Our children need a champion like Jamie Oliver to lead the way on healthy food
Published 25/08/2016 | 02:30
Schools have been identified as an important setting for the provision and promotion of healthy food to young people.
Guidelines for developing healthy eating policies and practices in second-level schools in Ireland have been available since 2008 but, to date, no mandatory standards have been implemented. Hence practices are locally driven and vary from school to school.
Previous research has shown that approximately three-quarters of Irish second-level schools are located within one kilometre of a fast food restaurant. The impact of this on the dietary choices and nutrient intakes of schoolchildren in Ireland has not previously been examined and was the subject of new research, conducted by myself and colleagues at Dublin City University (DCU) and published in the journal 'Public Health Nutrition' today.
The study explored the nutrient profile of school day lunches of adolescents attending post-primary schools, with a particular emphasis on the source of the food and impact of source on nutritional quality.
More girls (213) than boys (92) participated in the study of pupils aged 15-17. They were recruited to take part in self-report food diaries.
There was a bias towards affluence in the study sample. Only 4pc of participants lived in socially disadvantaged areas, with the remaining from very affluent (4pc), affluent (27pc), marginally above average (44pc) and marginally below average (21pc) areas, as defined from home addresses using the Pobal HP deprivation index. None of the participating schools were eligible for the Schools Meals Scheme.
Broadly speaking, school lunches were obtained from three sources - packed lunches from home, lunches bought at school (included canteen, shop and vending machines) and food bought in the vicinity of schools (including hot counters/delis in local shops, cafes and takeaways).
The research showed that shop-bought lunches and lunches bought in schools were of a lower nutritional value than homemade lunches, with higher levels of calories, added sugars and fat. Boys were more likely than girls to buy food from a local outlet.
We have seen how low-nutrient, energy-dense food and beverage items, including confectionery and sugar-sweetened beverage items, are commonly sold alongside healthier options in Irish post-primary schools.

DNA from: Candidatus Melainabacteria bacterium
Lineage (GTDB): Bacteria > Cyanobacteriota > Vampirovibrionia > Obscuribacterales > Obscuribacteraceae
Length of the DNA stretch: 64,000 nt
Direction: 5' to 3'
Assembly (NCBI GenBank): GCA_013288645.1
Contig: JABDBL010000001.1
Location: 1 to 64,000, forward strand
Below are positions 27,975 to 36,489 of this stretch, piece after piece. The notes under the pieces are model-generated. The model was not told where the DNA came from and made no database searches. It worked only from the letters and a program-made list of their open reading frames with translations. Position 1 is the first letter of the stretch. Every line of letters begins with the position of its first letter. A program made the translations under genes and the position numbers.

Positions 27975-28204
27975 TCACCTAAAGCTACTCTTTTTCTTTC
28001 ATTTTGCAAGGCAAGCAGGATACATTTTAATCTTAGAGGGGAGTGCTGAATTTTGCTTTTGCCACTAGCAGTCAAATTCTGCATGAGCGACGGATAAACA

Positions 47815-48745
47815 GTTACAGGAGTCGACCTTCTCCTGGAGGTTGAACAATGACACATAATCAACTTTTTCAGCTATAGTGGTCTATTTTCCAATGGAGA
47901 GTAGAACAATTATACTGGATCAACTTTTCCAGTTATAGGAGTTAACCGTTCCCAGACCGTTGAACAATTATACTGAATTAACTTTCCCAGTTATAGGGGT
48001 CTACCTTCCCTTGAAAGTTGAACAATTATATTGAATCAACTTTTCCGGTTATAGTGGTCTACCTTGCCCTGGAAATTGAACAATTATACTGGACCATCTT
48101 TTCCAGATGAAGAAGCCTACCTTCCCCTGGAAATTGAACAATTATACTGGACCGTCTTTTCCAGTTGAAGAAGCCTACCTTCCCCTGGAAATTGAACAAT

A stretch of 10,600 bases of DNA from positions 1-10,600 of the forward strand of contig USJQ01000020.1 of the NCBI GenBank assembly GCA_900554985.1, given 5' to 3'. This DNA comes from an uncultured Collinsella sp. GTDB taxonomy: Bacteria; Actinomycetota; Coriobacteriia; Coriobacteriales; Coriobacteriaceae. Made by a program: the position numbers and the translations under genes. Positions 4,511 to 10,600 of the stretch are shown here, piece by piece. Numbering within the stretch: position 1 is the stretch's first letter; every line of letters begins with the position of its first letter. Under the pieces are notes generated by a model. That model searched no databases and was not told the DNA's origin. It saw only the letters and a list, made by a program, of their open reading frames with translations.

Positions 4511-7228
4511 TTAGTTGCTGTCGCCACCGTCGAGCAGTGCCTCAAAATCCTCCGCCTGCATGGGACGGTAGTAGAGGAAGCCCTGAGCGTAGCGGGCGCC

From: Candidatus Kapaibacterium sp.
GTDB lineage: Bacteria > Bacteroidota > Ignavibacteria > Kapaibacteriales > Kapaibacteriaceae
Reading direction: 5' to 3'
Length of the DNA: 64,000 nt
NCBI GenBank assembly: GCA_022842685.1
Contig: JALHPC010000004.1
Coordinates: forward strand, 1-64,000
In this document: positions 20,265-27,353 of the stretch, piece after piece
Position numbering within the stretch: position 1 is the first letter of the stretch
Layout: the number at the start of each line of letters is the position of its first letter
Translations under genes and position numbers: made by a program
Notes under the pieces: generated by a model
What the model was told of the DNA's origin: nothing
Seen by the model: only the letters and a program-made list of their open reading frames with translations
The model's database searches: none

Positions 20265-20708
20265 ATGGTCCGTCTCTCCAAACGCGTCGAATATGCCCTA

Food retailers in close proximity to second-level schools are an important influence on the dietary behaviour of young people. Our study showed that, for the most part, home lunches were preferable to bought lunches, but the average school day lunch, irrespective of source, was low in fibre, vitamins and minerals, and high in salt. So, all school lunches need attention in terms of fibre, vitamins and minerals and we need to raise awareness both at home and in school about the importance of improving the quality of the foods our teenagers eat.
We found that principals, teachers and parents recognised the importance of children attending their school having access to fresh, nutritious and healthy foods, but are limited by the available catering space and areas for dining. Open-campus policies alleviate this issue for some schools at lunch time.
Sarah Browne, who undertook the research, says "teenagers spend a lot of time in schools and are making independent food choices, and there is a great opportunity to offer healthy foods to develop healthy habits for life."
Fast and processed foods are a culture now firmly embedded in secondary schools in Ireland - cultures are hard to change and can take years.
Legislation will be more effective and would result in changes occurring more quickly.
We are calling on the Department of Education and Skills and schools to consider policies that improve school food practices and minimise students' exposure to unhealthy food environments. Initiatives that encourage teenagers to opt for homemade lunches are also recommended.
Recent school reforms in the UK include mandatory nutrient standards for school meals as well as restrictions on the availability, frequency and portion sizes of high-sugar and high-fat snack foods. These improvements related to macronutrients composition, increased dietary fibre as well as vitamin C.
Research in the UK has indicated that these standards are improving the nutritional intake of students who avail of school lunches, compared with home-sourced lunches.
Jamie Oliver's highlighting of the importance of school nutrition in the UK has led to the improvement of school food there. Ireland could benefit from such a champion.